Confidence in large-scale nuclear is ebbing in the United Kingdom. Can small-scale projects rescue this technology, and with it ambitions for a low-carbon economy? Perhaps, but government support, such as that announced this week, is an ambiguous blessing.
The troubles facing nuclear generation, as argued in a previous post, may simply be a feature of its novelty, and a hangover from involvement with the Cold War weapons program. Putting immature technology at the service of a government-driven military objective is, obviously, unlikely to lead to efficient and cost-sensitive engineering, and the obsession with progressively larger reactors, Sizewell B is 1.2 GW, while the proposed Hinkley and Sizewell Cs would be 3.2 GW, is perhaps just a wrong turning, an outcome of the persistent Big Project Syndrome that afflicts state and particularly military projects. The hazards of such schemes are well known.
Being necessarily few in number, there is little competition, so errors in technology and over-runs in cost are all but inevitable. Still more to the point, they fail to provide what people in actual fact want or will want, a failing that can be fudged in the case of military matters (the pseudo-finality of Victory is all), but is embarrassingly plain in the case of civil economics.
The history of the computer provides a perfect example. While development was still a state and military activity, the industry could only conceive of a future dominated by ever-larger super-computers offering central processing of a narrow band of pre-defined tasks. Once handed over to the neural network of the complete economy, the trend was rapidly in the other direction, towards very small, but powerful desktop and then hand-held devices serving an unforeseeably wide and expanding range of human requirements.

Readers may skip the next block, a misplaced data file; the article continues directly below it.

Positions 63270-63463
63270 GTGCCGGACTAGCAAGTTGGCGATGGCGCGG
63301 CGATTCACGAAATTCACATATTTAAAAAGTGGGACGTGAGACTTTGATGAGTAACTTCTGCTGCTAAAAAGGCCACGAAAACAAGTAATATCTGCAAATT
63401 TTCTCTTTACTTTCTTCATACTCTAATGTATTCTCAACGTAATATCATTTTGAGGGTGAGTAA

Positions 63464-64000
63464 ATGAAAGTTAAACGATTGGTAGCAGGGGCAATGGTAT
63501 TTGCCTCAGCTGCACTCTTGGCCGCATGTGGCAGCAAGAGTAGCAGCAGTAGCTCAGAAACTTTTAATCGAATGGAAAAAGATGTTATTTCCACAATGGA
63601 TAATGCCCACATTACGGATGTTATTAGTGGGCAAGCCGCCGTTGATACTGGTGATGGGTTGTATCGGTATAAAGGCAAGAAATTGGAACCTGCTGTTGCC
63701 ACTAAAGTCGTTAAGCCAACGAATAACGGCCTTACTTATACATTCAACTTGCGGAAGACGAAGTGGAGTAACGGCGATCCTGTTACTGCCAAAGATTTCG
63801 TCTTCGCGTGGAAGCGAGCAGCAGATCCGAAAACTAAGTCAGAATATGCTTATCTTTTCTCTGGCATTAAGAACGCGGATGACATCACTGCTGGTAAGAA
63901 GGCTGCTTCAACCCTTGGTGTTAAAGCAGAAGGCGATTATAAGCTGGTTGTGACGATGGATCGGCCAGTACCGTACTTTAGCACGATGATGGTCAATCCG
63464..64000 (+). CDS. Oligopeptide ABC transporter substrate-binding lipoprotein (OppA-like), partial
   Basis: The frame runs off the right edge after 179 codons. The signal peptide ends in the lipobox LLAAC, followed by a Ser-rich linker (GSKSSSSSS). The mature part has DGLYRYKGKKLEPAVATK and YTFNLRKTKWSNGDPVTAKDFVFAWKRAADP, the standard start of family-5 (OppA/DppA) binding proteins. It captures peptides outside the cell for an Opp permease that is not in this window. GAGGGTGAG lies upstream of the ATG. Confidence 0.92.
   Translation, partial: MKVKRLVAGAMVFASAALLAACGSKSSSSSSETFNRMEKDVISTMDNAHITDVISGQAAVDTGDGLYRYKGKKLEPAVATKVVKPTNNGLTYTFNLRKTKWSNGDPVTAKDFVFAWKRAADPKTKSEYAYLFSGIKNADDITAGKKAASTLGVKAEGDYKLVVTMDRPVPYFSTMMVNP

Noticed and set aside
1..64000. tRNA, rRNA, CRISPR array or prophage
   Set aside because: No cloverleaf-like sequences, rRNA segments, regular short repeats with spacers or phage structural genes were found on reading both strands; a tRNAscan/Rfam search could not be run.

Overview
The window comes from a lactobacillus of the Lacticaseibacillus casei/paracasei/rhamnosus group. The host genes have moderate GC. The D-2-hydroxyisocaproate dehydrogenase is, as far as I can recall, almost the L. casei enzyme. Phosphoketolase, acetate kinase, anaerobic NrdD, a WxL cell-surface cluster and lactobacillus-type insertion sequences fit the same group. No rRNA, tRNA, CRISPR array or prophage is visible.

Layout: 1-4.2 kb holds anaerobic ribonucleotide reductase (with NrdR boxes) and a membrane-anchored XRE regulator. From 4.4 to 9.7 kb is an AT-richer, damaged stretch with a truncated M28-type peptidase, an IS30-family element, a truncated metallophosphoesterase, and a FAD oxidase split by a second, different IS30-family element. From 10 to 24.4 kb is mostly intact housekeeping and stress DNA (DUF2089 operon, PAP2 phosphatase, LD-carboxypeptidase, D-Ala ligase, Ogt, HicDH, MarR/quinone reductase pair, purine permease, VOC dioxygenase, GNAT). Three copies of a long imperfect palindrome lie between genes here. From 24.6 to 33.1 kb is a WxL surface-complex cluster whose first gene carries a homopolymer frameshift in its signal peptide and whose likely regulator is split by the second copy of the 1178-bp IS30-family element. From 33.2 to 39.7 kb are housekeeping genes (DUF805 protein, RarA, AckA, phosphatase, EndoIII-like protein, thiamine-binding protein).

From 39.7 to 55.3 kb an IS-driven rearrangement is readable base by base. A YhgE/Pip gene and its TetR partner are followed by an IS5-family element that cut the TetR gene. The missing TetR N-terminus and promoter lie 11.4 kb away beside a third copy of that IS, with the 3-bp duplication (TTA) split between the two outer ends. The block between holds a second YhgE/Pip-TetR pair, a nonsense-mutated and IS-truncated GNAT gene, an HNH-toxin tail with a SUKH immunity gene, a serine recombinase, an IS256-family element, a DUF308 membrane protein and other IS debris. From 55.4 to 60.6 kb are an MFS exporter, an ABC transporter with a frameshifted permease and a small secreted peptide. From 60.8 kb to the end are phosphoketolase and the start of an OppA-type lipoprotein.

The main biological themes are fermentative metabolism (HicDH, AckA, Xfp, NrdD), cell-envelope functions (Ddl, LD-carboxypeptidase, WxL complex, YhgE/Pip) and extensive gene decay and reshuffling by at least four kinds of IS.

That example does not augur well for large scale nuclear. And lest there is any doubt of the overwhelming vastness of the nuclear build contemplated, EdF themselves admit on their Sizewell C website that “Sizewell C would be one of the biggest and most technologically complex construction projects ever built in the UK.” On that sobering ground alone it seems likely to miscarry, either technically or economically.
Fortunately, the UK government is showing signs of having recognized that larger may not be better. This week the Department of Energy and Climate Change announced a competition to discover the best Small Modular Reactor (SMR). Such reactors would have an electrical capacity of 300 megawatts or under, less than one tenth of the capacity contemplated at Hinkley and Sizewell.
There are numerous advantages. Such plant would be capable of location relatively close to centres of load, cities and would not necessarily require large bodies of water for cooling. Perhaps most importantly they would not add to electricity system costs as the mega-reactors would. The System Operator must have sufficient rapid response generation capacity to take up the slack should the largest generating unit on the system fail whilst online. At present that largest unit is the 1.2 GW Sizewell B. More than doubling it to 3.2 GW will increase the Operator’s requirement for extremely rapid response, and add significantly to consumer costs. Small reactors would not come with the same penalty. Furthermore, the lower capital requirement, shorter construction times and hence lower interest on capital during construction, should make SMR development potentially attractive to private investors, another major point in favour of the technology.
However, while the government competition is a good sign in one sense, it remains to be seen whether the announcement will actually help the many international companies and entrepreneurs already interested in this field. One of these potential investors, who asked to remain anonymous, told me that while he appreciated DECC’s gesture, “Unfortunately, the competition will clog up the works at the Office for Nuclear Regulation. (ONR), and delay everyone.”
This need not happen, but the Carbon and Capture and Storage competition is hardly encouraging. If it does fail, the casualty list will not be limited to nuclear technology. There is currently no other plausible candidate for a fundamentally economic low carbon energy source. If nuclear fails, the climate change agenda falls with it.